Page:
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HBO, Showtime, and Sony want an Internet fast lane for TV streaming

HBO, Showtime, and Sony want an Internet fast lane for TV streaming

In the wake of the FCC's Net Neutrality vote, all web content is created equal. However, nothing is every black and white, and there is a new gray area when it comes to managed services. HBO, Showtime, and Sony Corp. are pushing for their streaming content to be treated separately and have talked to Comcast Corp. about being included in their separate data lane for "managed services."

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Verizon rebuffs FCC’s Net Neutrality ruling with coded statement

Verizon rebuffs FCC’s Net Neutrality ruling with coded statement

Verizon is a pretty crafty company. Not only have they built one of the better mobile networks around, but their response to the FCC’s Net Neutrality ruling is — well, it’s subtle brilliance. Snarky, too. Today is Thursday, which means on the Internet — the thing the FCC is now regulating strictly — it’s Throwback Thursday. Verizon thinks the FCC’s decision is a throwback, too. To the 1930’s, when Title II came to pass. How does Verizon respond to the ruling, though? By getting in the spirit, of course!

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Net Neutrality passes, FCC classifies internet as utility

Net Neutrality passes, FCC classifies internet as utility

Your broadband Internet is now a utility. Today, the FCC voted to make your broadband Internet a utility, which means providers can be reclassified as a Title II public utility. That also gives the FCC more oversight with regard to your provider, which even reach into mobile broadband. In making their ruling, the FCC also banned ‘paid prioritization’, which was the catalyst for much of the ‘Net Neutrality’ debate. Now, your Internet service will not only remain free and open, but it’ll also be regulated.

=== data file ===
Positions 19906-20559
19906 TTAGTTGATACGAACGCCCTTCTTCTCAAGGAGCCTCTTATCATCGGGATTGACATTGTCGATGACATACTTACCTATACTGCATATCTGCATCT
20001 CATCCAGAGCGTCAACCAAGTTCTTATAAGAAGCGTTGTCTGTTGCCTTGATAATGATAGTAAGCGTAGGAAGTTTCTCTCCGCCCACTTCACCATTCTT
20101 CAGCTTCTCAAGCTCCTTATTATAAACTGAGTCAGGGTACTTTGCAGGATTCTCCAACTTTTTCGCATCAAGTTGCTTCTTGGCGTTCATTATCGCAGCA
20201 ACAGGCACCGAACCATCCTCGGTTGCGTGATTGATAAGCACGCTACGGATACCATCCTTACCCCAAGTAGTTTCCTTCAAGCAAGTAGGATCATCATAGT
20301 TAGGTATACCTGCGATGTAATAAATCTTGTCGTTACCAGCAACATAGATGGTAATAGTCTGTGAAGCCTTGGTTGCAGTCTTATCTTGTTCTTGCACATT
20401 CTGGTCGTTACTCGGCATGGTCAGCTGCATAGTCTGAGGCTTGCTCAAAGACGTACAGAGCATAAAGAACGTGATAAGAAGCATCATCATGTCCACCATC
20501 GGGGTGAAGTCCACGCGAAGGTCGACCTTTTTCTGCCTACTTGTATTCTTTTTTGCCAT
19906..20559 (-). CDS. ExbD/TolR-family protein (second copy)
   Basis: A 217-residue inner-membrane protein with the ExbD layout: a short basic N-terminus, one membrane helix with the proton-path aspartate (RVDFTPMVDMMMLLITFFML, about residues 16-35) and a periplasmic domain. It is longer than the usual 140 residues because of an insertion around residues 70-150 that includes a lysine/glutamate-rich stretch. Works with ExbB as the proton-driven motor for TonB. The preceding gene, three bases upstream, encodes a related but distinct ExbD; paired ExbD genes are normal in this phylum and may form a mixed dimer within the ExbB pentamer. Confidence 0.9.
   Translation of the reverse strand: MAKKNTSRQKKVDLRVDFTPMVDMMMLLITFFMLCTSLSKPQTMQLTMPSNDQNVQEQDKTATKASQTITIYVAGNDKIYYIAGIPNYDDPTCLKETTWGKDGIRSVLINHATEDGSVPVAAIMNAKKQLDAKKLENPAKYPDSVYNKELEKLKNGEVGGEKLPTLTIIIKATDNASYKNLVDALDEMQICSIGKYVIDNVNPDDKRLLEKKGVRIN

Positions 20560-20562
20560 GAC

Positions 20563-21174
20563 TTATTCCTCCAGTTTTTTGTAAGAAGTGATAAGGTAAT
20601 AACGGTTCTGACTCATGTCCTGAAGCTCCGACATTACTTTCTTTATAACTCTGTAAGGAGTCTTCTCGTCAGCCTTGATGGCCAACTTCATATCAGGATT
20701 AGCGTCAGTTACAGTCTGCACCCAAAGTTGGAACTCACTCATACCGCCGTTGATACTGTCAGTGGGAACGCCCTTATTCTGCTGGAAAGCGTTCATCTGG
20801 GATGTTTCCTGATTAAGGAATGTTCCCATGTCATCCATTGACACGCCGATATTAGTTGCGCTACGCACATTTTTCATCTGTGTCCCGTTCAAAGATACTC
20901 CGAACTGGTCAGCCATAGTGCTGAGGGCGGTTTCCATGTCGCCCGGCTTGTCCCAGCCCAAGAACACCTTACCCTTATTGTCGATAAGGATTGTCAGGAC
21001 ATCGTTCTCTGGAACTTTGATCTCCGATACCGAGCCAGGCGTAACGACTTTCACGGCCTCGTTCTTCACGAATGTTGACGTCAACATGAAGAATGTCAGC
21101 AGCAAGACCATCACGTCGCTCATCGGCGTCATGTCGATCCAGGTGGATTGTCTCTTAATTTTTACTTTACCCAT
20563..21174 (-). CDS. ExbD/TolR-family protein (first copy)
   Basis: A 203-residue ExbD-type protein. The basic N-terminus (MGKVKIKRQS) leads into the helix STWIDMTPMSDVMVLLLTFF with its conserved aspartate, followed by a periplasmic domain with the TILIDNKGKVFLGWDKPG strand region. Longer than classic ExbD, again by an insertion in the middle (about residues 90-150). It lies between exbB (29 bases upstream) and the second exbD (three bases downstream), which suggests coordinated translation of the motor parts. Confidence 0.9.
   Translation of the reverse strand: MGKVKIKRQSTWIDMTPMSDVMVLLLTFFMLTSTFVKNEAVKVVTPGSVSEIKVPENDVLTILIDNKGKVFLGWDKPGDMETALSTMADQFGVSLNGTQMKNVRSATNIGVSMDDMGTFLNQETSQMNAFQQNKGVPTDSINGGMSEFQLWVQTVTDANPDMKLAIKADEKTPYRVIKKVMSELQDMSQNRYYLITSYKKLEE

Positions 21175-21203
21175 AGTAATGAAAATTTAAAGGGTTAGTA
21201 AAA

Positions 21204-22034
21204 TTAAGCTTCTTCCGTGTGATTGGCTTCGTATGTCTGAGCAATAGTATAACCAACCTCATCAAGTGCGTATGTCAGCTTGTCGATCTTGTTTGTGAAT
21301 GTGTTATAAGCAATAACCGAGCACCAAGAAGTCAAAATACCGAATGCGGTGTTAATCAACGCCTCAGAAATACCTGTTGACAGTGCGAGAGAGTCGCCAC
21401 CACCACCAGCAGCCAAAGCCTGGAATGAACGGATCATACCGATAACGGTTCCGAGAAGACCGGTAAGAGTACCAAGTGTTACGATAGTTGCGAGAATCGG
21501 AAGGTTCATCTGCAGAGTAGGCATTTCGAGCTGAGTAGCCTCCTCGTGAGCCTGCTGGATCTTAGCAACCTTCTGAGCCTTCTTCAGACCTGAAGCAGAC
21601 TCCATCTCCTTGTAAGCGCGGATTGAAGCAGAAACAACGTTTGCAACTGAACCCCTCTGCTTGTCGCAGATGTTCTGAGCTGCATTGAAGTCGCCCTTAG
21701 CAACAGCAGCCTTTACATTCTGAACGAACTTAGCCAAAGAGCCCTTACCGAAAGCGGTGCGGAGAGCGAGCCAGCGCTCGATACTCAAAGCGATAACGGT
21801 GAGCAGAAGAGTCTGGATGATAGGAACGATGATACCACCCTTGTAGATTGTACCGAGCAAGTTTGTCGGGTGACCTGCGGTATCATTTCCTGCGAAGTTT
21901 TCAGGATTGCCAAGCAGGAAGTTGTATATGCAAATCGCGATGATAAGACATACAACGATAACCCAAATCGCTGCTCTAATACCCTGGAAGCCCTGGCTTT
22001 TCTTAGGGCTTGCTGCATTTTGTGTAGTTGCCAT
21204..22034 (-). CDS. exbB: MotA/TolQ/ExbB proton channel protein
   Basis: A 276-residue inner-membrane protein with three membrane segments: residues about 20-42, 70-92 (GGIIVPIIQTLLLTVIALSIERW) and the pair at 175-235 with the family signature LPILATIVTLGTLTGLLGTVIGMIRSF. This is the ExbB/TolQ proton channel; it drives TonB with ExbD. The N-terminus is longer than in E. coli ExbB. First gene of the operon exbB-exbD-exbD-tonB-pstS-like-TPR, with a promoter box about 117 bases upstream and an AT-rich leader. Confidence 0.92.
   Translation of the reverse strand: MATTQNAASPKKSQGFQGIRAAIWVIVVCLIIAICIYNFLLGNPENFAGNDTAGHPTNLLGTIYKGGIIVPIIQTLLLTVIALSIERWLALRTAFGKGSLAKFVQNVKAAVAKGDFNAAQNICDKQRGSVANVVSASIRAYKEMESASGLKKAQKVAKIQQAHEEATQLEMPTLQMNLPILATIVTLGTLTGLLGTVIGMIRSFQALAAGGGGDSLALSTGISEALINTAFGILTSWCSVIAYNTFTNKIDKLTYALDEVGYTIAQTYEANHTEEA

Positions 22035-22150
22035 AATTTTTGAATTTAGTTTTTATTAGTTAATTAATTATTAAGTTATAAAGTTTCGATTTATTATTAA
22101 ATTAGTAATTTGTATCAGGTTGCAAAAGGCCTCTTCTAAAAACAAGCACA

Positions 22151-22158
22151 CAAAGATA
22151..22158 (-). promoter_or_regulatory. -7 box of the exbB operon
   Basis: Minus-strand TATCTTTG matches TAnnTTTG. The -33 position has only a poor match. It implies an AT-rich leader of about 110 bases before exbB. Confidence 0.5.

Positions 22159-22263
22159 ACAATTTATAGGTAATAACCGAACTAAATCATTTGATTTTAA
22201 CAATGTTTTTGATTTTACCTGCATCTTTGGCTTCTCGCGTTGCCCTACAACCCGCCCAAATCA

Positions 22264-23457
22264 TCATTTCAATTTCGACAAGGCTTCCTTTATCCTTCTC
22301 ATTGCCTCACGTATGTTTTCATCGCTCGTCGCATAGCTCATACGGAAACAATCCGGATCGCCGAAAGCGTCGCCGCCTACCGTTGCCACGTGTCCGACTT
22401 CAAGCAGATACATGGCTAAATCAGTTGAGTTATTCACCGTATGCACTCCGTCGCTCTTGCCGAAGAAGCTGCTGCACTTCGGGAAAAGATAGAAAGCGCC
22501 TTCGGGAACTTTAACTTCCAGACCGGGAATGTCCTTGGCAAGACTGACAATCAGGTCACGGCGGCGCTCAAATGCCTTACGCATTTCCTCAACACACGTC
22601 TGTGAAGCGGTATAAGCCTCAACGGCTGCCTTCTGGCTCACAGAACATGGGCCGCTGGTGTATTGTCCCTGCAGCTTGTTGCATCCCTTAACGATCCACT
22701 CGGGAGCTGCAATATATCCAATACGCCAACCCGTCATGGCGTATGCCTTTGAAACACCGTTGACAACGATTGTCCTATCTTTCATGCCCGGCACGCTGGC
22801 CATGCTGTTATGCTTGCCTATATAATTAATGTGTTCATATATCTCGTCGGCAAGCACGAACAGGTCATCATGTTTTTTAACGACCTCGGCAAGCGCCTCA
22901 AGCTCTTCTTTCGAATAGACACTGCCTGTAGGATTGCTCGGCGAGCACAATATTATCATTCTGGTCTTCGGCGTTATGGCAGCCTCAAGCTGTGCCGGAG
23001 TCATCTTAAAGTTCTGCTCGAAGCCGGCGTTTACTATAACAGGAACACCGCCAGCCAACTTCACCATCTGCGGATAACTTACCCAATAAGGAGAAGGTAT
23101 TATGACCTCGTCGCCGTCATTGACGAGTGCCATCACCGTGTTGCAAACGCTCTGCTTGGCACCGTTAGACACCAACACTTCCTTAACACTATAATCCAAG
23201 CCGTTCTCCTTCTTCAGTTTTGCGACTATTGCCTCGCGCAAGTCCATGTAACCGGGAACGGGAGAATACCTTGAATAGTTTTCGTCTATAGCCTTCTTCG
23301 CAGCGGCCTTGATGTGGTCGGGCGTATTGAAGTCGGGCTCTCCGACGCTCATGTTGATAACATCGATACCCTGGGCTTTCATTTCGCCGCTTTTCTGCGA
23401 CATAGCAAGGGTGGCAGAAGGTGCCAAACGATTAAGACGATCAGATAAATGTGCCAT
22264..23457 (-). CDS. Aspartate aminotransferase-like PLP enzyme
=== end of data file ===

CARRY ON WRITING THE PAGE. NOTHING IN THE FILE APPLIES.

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Twitter unites with FCC for net neutrality push

Twitter unites with FCC for net neutrality push

Twitter just posted a proclaimation on their blog defining their stance on net neutrality. In case it wasn't obvious before, Twitter is in favor of it. Their timing isn't coincidental at all. This week, there is an upcoming net neutrality proposal by Chairman Tom Wheeler of the FCC that aims to actually protect consumers and competition. The FCC will vote on this very proposal on February 26th in their open meeting. The current proposal aims to make the Internet a level playing field once and for all.